Rape, then, is a political tool against dissent: it is an articulation of violence, of intolerance, of the severest insensitivity; of patriarchal governmentality’s recourse to extrajudicial means to crush any and all levels of transgression, political, social, or otherwise. Delhi police’s action against the protestors at India Gate was rape; it was an assault on democracy; it was a step into a fascist future, right alongside the demands for death penalties and castrations; it was an act of violence which endangers not just women’s safety and rights in our country, but that of citizens’ altogether; particularly social groups which do not have access to media coverage, let alone the posturing of political parties, or the sympathies of the general Indian public. And the failure to acknowledge the fact that rape is a problem - that it is not about sex; nor is it about "men assaulting women", or about morality; that it is used to further political agenda, to silence dissent, to obfuscate the nuanced nature of violence, is a muted justification and a shameless vilification of rape.
“They don’t really care about us”
The patriarchal nation-state, the elite civil society and misogynistic political ideologies, by their nature, are inimical to the discourse of women’s access to rights, to address the burning issue of violence against them. Violence against women, in this case rape (‘women’ being incredibly fissured category) is either a political tool itself, or is of absolutely no concern to the parties I mentioned above. Women claiming to speak for women, like the BJP MLAs, propagate the patriarchal ideology of subordination of women by placing a price on their honour and chastity; families would seek to police women, restrict their mobility; the state, as we have clearly established, fails on so many levels – failing to ensure protection, and at the same time, violating it; civil society, on the other hand, is limited by the very narrow nature of its interest; and as for academia, well, I certainly can vouch for the feeling of helpless that has gripped me.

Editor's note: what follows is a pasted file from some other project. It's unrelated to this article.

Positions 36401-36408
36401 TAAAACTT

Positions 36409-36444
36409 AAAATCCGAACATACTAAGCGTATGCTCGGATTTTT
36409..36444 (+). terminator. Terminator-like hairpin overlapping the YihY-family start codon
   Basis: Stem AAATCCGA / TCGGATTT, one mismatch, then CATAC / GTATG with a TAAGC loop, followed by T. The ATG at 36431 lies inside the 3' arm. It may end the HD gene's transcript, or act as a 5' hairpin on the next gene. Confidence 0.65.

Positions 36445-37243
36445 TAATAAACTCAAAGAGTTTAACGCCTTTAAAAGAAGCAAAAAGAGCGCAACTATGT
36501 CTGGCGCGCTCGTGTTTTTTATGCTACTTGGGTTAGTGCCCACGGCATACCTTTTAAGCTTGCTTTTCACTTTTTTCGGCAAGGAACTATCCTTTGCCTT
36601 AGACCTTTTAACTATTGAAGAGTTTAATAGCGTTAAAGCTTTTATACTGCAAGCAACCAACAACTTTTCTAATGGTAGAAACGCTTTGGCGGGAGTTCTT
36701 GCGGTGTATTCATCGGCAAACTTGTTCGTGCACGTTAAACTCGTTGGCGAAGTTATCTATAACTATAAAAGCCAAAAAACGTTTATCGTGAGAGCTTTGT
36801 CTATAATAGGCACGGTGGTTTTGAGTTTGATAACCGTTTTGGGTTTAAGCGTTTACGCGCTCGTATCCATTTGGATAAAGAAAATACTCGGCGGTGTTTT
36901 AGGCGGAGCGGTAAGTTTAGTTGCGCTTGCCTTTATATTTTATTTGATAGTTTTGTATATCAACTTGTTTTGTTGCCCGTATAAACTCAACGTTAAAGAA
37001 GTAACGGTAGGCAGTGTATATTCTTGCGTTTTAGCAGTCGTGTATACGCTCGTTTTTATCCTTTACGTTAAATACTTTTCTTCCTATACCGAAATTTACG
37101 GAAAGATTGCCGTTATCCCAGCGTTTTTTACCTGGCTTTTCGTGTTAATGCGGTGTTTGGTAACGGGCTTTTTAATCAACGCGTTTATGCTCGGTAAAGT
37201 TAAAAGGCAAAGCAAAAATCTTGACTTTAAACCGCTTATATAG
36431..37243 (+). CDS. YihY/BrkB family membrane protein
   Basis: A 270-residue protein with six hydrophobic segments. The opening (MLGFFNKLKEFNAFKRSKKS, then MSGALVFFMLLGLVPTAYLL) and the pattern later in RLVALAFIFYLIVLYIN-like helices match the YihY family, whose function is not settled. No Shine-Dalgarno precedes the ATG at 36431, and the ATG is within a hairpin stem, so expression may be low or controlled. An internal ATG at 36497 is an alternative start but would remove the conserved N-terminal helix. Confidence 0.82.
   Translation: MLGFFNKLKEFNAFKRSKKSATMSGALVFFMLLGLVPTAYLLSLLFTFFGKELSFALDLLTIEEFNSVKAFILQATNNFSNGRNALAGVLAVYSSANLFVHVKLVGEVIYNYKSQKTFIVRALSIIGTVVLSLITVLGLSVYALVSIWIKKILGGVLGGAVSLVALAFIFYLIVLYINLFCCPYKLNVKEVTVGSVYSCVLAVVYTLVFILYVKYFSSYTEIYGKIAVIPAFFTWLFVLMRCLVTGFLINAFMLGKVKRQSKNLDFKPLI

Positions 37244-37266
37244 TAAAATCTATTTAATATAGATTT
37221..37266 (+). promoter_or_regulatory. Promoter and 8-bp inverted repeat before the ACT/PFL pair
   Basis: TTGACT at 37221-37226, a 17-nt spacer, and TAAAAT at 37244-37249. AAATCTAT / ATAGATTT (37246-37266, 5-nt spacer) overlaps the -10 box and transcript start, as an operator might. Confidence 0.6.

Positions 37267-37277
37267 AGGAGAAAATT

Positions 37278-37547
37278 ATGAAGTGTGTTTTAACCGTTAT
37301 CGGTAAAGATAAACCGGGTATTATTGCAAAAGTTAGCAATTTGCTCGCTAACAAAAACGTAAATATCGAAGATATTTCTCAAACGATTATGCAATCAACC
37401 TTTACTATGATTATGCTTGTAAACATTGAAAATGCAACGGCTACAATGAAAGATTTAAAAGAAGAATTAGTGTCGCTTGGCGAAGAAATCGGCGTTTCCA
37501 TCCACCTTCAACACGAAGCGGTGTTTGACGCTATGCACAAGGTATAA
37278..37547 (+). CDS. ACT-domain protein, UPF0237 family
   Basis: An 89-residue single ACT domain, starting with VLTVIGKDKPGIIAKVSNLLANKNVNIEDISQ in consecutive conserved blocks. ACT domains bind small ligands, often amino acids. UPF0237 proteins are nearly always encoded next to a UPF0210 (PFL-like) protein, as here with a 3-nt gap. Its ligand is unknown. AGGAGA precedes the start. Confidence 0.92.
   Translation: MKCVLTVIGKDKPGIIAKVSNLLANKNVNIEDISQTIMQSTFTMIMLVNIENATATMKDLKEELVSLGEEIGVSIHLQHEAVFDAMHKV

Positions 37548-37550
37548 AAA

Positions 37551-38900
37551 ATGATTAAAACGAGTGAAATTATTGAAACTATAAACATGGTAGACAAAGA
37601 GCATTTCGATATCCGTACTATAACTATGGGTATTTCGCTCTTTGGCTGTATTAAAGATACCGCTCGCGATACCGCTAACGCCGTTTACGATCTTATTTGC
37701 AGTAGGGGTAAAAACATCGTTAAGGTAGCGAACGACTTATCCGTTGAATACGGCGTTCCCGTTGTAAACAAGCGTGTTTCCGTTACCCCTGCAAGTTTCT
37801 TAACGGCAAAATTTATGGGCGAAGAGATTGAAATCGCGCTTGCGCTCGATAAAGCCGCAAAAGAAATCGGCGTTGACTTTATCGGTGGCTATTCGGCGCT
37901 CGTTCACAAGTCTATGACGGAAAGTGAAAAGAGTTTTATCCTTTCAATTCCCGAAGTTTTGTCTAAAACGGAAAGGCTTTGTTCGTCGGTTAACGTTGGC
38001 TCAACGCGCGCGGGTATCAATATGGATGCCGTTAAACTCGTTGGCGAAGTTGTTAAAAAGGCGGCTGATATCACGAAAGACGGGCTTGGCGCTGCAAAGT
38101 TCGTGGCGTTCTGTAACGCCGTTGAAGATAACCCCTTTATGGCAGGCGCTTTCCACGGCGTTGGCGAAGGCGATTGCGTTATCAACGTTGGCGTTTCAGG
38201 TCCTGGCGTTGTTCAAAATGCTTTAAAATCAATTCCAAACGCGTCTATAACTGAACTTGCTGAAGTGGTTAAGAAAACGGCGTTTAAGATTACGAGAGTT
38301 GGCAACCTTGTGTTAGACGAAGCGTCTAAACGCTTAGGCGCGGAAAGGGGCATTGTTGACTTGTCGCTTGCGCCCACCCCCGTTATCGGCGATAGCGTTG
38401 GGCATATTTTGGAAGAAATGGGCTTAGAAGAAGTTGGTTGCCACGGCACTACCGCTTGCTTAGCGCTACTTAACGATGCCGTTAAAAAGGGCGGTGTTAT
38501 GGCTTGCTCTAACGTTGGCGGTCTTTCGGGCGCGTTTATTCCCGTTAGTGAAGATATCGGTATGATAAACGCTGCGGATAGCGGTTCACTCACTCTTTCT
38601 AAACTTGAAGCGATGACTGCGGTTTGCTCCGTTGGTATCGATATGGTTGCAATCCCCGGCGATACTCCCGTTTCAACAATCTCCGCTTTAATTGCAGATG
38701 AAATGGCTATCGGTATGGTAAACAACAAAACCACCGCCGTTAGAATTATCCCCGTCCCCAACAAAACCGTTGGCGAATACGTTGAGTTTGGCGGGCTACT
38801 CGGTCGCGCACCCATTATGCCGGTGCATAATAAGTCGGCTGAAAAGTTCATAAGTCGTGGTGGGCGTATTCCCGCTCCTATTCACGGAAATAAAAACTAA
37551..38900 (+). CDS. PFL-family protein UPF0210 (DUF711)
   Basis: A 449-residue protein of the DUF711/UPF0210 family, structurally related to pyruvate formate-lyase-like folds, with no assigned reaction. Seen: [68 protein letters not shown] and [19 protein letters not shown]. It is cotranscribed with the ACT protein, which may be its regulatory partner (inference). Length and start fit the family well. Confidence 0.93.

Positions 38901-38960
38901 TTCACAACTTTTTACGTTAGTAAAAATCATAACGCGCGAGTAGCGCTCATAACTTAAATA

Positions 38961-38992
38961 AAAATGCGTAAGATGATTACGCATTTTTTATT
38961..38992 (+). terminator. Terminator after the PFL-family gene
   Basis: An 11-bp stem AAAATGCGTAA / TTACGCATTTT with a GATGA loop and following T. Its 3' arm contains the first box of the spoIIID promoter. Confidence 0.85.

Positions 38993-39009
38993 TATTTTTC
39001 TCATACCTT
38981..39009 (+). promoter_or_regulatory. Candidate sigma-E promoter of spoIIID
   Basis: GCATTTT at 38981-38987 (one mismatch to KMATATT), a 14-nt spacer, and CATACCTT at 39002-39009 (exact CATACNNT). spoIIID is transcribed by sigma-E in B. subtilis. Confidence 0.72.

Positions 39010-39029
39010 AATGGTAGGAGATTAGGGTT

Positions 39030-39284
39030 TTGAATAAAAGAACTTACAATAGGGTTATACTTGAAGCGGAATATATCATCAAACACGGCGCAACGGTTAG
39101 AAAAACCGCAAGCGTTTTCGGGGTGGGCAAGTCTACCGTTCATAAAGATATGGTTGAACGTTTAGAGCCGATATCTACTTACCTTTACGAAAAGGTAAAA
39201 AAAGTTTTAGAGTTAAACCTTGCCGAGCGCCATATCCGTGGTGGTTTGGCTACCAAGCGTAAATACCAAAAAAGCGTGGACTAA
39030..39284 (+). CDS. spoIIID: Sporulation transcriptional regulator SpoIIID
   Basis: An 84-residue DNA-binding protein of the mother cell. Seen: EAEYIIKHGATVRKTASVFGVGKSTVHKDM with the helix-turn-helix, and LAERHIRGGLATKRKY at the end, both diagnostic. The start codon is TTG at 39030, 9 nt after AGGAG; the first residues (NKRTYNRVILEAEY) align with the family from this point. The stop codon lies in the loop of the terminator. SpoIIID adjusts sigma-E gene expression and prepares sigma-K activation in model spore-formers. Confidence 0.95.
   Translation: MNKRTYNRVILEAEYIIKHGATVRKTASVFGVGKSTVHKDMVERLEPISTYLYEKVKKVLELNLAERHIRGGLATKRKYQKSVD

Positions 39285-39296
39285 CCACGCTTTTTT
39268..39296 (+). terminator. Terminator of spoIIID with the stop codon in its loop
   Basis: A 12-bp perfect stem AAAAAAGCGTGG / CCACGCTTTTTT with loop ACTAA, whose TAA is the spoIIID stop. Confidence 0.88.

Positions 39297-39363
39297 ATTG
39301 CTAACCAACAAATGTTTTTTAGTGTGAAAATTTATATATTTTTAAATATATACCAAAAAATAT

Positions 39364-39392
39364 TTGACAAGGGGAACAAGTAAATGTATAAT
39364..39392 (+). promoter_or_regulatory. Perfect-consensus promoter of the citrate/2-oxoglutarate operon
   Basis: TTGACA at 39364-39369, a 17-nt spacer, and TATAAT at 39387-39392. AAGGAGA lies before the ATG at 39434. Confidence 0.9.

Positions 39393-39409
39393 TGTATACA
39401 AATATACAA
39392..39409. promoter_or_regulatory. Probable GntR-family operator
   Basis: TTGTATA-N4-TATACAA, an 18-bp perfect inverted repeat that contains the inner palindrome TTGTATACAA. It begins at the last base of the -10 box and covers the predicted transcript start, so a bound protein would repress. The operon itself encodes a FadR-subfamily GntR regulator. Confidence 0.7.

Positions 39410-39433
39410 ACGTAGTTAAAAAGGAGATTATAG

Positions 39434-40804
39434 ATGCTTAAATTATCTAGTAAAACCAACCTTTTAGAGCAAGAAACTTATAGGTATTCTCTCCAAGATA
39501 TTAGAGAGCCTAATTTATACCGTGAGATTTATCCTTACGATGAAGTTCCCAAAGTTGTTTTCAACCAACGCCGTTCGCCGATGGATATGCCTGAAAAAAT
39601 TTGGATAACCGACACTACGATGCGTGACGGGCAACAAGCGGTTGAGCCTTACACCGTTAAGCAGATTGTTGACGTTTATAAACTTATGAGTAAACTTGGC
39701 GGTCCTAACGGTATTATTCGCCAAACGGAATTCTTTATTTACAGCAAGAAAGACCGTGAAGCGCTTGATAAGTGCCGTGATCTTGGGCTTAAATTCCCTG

Who, then, speaks for the women? Who cares for them? Are women, as many feminist scholars argue, merely property in the patriarchal political economy? – To be terminated as a foetus, or be killed before they have a chance to live? – That raped women, or those who exercise their sexual freedom, are “damaged goods”?
At this point, I have nothing better to offer than a handful of these questions: questions that I hope someone would answer; or, more importantly, that someone would ask. Personally, I have no hopes for an answer. I am angry, and at the same time, I am reflecting back on my masculinity, on the assumptions that society has thwarted on my gender. Unfortunately, I do not know how many men out there are doing so. Responding to my previous post, one of my professors suggested that rape is a man’s burden…that there is actually soul searching to be done by every man, because at some point in our lives we have all done violence to women. I want to disagree with this, but I know that I can’t: for, not speaking against injustice is also to exacerbate it, if not to partake in it. That is one of the reasons why I write. But, if ever the process of writing was cathartic, it has now ceased to be so.
Acknowledgements: First of all, I would like to express my gratitude to everyone who read, and commented on, the earlier post: their comments and responses have been incredibly motivational. To Shubhra Rishi, for once again being critical and supportive, and for the engaging discussions over GTalk; to my teacher, Fr. Joseph, to whom I am indebted for the sociological nature of my arguments; to my class mates, particularly Natasha Patel, Tasneem Kakal and Simone Salazar. And, finally, to Runcil Rebello, Achyuth Sankar and Anubhav Dasgupta for being such avid readers, and for all the 'Shares' and 'Tweets'.